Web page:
Flexible TRACE sensor patches can be placed on the skin to measure blood flow in superficial arteries. (Credit: NUS)

Guided by the theory of contact mechanics, a team of researchers has developed a new sensor material that has significantly less hysteresis. This ability enables more accurate wearable health technology and robotic sensing.

The team developed a process to crack metal thin films into desirable ring-shaped patterns on a flexible material called polydimethylsiloxane (PDMS). They integrated this metal/PDMS film with electrodes and substrates for a piezoresistive sensor and characterized its performance. The researchers conducted repeated mechanical testing and verified that their design innovation improved sensor performance. They say that their invention, named Tactile Resistive Annularly Cracked E-Skin, or TRACE, is five times better than conventional soft materials.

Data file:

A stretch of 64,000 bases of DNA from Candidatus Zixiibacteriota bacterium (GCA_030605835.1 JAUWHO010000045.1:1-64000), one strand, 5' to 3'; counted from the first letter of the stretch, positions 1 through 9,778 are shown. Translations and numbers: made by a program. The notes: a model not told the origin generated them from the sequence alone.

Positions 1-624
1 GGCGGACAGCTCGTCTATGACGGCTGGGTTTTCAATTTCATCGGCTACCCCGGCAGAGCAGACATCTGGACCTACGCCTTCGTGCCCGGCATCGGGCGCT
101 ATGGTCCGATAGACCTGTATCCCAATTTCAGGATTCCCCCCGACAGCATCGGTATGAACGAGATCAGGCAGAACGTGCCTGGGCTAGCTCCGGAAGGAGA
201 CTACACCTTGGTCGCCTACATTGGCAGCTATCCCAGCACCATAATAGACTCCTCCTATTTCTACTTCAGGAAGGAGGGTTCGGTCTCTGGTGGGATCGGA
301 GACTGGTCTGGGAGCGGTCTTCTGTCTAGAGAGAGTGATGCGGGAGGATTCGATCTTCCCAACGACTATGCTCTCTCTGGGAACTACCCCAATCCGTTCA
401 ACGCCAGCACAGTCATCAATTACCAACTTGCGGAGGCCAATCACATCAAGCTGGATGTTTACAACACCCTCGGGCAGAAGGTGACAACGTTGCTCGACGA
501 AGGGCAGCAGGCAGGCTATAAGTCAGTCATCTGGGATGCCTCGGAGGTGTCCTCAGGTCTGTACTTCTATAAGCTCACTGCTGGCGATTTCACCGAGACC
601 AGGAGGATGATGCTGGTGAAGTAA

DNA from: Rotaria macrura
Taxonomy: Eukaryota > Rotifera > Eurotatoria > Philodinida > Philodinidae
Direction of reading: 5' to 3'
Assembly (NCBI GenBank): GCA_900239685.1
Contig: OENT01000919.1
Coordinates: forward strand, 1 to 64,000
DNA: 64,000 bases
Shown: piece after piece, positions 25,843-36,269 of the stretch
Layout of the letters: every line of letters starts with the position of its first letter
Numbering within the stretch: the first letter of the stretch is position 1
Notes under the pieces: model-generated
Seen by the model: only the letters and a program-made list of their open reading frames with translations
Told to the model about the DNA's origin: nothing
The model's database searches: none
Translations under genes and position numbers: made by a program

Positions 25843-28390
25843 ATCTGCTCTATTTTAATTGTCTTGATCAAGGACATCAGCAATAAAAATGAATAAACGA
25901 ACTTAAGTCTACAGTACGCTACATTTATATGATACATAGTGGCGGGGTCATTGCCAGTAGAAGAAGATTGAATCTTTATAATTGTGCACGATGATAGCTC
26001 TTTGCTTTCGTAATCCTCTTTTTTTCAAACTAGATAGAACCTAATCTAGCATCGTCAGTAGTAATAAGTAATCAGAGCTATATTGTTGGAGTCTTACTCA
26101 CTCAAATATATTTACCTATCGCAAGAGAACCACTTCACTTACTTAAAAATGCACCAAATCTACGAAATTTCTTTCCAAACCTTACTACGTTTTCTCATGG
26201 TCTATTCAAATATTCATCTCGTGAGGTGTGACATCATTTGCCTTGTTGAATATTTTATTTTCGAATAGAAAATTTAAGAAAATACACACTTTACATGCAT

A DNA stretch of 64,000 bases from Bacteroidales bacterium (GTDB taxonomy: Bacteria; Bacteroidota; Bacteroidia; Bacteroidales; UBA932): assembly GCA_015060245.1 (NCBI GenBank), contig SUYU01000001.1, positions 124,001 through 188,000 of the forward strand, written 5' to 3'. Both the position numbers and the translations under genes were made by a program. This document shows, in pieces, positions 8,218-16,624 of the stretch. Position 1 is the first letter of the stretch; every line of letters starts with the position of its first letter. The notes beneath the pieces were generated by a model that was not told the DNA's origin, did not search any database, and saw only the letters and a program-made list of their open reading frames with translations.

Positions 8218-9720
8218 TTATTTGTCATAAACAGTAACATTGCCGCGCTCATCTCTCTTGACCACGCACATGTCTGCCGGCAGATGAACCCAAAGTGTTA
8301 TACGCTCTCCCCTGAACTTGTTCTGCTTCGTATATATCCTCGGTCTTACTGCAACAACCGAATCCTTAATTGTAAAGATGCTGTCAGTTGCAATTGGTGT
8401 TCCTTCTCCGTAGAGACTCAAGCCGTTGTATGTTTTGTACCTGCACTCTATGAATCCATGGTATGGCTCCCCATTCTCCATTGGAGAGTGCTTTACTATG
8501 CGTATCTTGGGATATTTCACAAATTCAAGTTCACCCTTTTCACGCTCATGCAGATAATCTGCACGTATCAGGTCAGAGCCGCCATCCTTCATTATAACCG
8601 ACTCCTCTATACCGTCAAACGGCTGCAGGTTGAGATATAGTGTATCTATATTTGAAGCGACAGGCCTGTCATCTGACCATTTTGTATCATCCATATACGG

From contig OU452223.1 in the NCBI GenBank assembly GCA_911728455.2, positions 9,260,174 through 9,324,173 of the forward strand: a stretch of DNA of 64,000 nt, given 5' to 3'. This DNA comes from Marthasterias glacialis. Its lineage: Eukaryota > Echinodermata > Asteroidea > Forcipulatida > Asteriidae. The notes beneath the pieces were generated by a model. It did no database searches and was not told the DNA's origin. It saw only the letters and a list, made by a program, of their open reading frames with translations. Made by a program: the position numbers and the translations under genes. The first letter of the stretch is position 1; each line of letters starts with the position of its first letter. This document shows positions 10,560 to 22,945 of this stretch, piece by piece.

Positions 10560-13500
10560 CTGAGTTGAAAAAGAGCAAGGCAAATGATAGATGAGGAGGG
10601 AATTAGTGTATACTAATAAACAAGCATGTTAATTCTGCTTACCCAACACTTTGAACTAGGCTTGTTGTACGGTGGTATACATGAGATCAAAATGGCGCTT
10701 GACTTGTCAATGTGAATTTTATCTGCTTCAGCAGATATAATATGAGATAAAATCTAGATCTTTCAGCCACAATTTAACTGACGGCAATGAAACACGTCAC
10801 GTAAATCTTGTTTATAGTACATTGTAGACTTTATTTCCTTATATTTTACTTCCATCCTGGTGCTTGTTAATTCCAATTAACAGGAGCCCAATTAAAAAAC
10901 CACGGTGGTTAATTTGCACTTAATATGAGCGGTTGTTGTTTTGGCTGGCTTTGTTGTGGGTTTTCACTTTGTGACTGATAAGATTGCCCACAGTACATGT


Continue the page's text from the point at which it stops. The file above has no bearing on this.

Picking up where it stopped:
The team plans to further improve the conformability of their material for different wearable applications and to develop artificial intelligence (AI) applications based on the sensors. Their long-term goal is to predict cardiovascular health in the form of a tiny smart patch that is placed on human skin.

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Medical Design Briefs Magazine

This article first appeared in the December, 2020 issue of Medical Design Briefs Magazine.

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